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War of words between Greece, EU

February 9, 2015

The European Commission president says Greeks shouldn't expect the EU to bow to Prime Minister Alexis Tsipras. Greece's confrontation with its foreign creditors appears to be growing.

Griechenland Parthenon Tempel in Athen 30.01.2015
Image: Reuters/Y. Behrakis

As the deadline for a deal to avoid a eurozone exit approaches, Greece remains deadlocked with EU partners after Alexis Tsipras (left in photo) pledged to restore wages, reinstate pensions and end mass layoffs - reversing austerity imposed in 2010 by the EU, International Monetary Fund and European Central Bank. On Sunday, Tsipras told parliament he would dismantle the "cruel" austerity, said he would not extend Greece's 240 billion-euro bailout, which expires at the end February, and vowed to seek reparations for World War II. His Syriza party took control of Greece's parliament after winning the January 25 legislative elections.

Vice-Chancellor Sigmar Gabriel rebuffed the call for reparations over the Nazi occupation of Greece, saying the countries had dealt with such matters in the negotiations that led to German unification in 1990. "The probability is zero," Gabriel said on Monday.

Plans to reverse austerity imposed by foreign lenders could set the country on a course for an exit from the eurozone, which sent Greek stocks tumbling Monday. Tsipras has said that he intends to honor the country's debts.

On Friday, the ratings agency Standard & Poor's had downgraded Greece's sovereign debt amid growing concern for the liquidity of the country's cash-starved banks. Greece has pledged to offer the European Union a new plan to claw out of the debt loaded onto the country by its foreign creditors and eagerly accepted by the previous government. Eurozone officials say they need to review the plan before they can go further.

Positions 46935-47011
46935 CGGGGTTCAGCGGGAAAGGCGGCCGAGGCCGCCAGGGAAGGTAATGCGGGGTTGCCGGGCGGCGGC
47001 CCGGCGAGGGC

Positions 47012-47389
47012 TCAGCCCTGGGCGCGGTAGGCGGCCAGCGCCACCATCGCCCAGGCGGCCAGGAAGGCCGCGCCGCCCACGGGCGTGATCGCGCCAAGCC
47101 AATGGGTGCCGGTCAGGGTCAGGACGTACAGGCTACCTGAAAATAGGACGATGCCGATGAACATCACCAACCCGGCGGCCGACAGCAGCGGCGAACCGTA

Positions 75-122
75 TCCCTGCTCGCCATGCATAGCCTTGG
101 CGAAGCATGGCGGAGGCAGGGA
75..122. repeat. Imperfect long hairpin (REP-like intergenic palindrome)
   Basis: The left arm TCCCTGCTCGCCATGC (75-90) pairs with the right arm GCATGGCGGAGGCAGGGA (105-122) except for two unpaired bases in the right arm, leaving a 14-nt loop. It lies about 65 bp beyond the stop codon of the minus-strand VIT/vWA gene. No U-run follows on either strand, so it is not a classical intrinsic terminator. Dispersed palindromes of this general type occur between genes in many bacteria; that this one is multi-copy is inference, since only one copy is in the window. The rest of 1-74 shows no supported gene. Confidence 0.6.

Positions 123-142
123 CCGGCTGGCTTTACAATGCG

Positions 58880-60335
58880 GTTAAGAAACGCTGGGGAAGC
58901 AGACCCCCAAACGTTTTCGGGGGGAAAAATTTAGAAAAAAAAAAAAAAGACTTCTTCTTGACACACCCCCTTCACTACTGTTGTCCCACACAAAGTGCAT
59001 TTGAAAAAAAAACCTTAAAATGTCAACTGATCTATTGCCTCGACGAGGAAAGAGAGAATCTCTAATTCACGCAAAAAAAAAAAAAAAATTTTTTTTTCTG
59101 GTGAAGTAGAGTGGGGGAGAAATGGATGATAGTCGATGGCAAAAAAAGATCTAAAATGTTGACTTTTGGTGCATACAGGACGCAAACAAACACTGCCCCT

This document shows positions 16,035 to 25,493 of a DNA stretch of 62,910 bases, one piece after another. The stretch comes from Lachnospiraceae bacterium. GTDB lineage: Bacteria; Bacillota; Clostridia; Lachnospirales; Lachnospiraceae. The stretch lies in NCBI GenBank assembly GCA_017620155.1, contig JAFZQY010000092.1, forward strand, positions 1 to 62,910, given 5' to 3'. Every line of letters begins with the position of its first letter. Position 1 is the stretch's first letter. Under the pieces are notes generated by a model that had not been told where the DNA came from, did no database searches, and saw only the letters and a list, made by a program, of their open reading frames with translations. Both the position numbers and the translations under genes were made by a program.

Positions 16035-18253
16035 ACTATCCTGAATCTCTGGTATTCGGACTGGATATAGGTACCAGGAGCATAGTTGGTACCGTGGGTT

"If they want our help, there needs to be a program," said German Finance Minister Wolfgang Schäuble, who had a friendly but testy meeting with Greece's new finance minister last week.

'The overall mood'

On Monday, British Prime Minister David Cameron chaired a special meeting with Treasury and Bank of England officials to plan for a possible Greek exit from the eurozone. Ahead of a meeting of G20 finance ministers in Istanbul, the United States and Canada have urged the EU and Greece to tone down the rhetoric over austerity and work for a compromise on the debt issue.

"Greece should not assume that the overall mood has so changed that the eurozone will adopt Tsipras' government program unconditionally," European Commission President Jean-Claude Juncker (right in photo) said on a visit to Germany Monday. He added that he did not expect a deal at an EU summit on Thursday or a eurozone finance ministers' meeting on Wednesday.

On Sunday, Finance Minister Yanis Varoufakis, who had found scant support for his plans to restructure the country's debt on a tour of EU capitals last week, angered some eurozone partners by saying that the currency used by 19 nations would ultimately collapse if Greece dropped out.

mkg/rc (Reuters, AFP, dpa, AP)